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From GM:

TORSEN System Will Help Get SSR Power to the Road
Chevy SSR drivers will know they can count on a great GM small block V8 to motivate those big rear wheels. In addition, SSR will have a true performance car-proven system to make sure that power gets to the road with great traction and control.

The SSR will feature a TORSEN Traction Differential on the rear axle. The TORSEN differential distributes the engine's power to the wheel with the most traction, reacting instantly before any wheel slip can occur. The TORSEN system for the SSR is a close relative to the rear differential developed for the Chevrolet Camaro and is the technology of choice for numerous racing teams.

"The TORSEN differential will work seamlessly with the standard traction control system to give the SSR strong performance in driving manuevers such as aggressive acceleration and cornering and the wide variety of road conditions," says Ted Robertson, Chief Engineer for the Chevy SSR.

The Chevy SSR will feature an engine-based electronic traction control to manage the level of power, while the Torsen differential provides an extra measure of traction with its precise distribution of power. The rear axle ratio for the SSR will be 3.73:1.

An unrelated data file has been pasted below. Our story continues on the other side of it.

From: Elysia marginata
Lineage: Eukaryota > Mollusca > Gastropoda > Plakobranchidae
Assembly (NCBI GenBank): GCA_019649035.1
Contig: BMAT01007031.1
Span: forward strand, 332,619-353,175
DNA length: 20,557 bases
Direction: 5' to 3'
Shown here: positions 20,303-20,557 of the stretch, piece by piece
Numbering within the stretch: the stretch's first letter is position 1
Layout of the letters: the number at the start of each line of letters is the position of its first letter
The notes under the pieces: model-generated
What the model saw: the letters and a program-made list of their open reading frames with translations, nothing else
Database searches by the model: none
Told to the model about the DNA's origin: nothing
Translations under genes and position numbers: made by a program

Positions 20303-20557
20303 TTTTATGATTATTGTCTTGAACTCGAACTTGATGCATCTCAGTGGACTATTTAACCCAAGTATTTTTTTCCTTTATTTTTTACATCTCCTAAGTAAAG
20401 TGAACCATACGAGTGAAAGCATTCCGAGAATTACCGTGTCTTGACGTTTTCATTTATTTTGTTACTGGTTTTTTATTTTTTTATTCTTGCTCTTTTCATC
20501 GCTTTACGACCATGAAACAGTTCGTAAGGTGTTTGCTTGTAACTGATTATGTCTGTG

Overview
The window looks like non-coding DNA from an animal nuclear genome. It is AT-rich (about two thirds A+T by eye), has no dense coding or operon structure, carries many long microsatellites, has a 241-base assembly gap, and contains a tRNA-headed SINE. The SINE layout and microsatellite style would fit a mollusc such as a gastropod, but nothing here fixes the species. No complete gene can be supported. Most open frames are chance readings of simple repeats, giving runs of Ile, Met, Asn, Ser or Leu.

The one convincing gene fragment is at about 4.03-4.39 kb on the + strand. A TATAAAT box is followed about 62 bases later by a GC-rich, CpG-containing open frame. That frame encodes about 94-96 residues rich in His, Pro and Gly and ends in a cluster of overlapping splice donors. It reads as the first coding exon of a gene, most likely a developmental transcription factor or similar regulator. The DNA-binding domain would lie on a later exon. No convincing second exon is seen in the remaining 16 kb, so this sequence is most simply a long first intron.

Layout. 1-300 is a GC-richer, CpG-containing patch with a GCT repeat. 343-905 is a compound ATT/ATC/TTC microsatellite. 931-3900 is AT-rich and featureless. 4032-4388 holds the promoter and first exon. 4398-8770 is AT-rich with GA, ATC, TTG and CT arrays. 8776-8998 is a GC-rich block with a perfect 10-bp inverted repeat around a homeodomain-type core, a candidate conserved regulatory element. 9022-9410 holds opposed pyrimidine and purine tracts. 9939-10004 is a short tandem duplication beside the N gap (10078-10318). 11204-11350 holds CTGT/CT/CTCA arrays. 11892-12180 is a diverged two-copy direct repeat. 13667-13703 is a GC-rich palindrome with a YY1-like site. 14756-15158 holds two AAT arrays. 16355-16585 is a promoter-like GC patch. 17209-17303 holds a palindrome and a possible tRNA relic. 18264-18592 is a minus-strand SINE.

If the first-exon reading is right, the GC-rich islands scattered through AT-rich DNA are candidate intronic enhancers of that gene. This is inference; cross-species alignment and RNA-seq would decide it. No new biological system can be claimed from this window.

An axle differential is located on the rear (rear wheel drive) or front axles (front wheel drive), and distributes the engine's power to the wheels. Most are passive in design, relying on clutches and the inertia of wheel-spin to engage and transfer power to the wheel with the most traction. TORSEN units employ a gearing system that reacts faster. An advanced gearing system senses torque or force feedback from a wheel that is about to slip or skid, and shifts most of the engine's power away - prior to wheel slip - to the wheel with the most traction.

The torque distributing effect of the TORSEN differential is a constant, proportional to the torque on the axle. With minimum torque on the axle, differentiation occurs freely as with an open differential making it easier to maneuver when both rear wheels are on a slippery surface. When operating the vehicle with unequal traction under the rear wheels, the TORSEN differential will apply about 65-70 percent of the total axle torque to the wheel with the greater traction.

The SSR's handling characteristics will benefit from the TORSEN differential, as well. In a cornering manuever, the differential will bias torque to the outside wheel after the inside wheel becomes saturated with torque and begins to slip. The result is smooth handling, strong traction and quicker and safer lane changes.

The TORSEN system is manufactured by Zexel TORSEN of Rochester, N.Y., a subsidiary of Robert Bosch, Inc.
 
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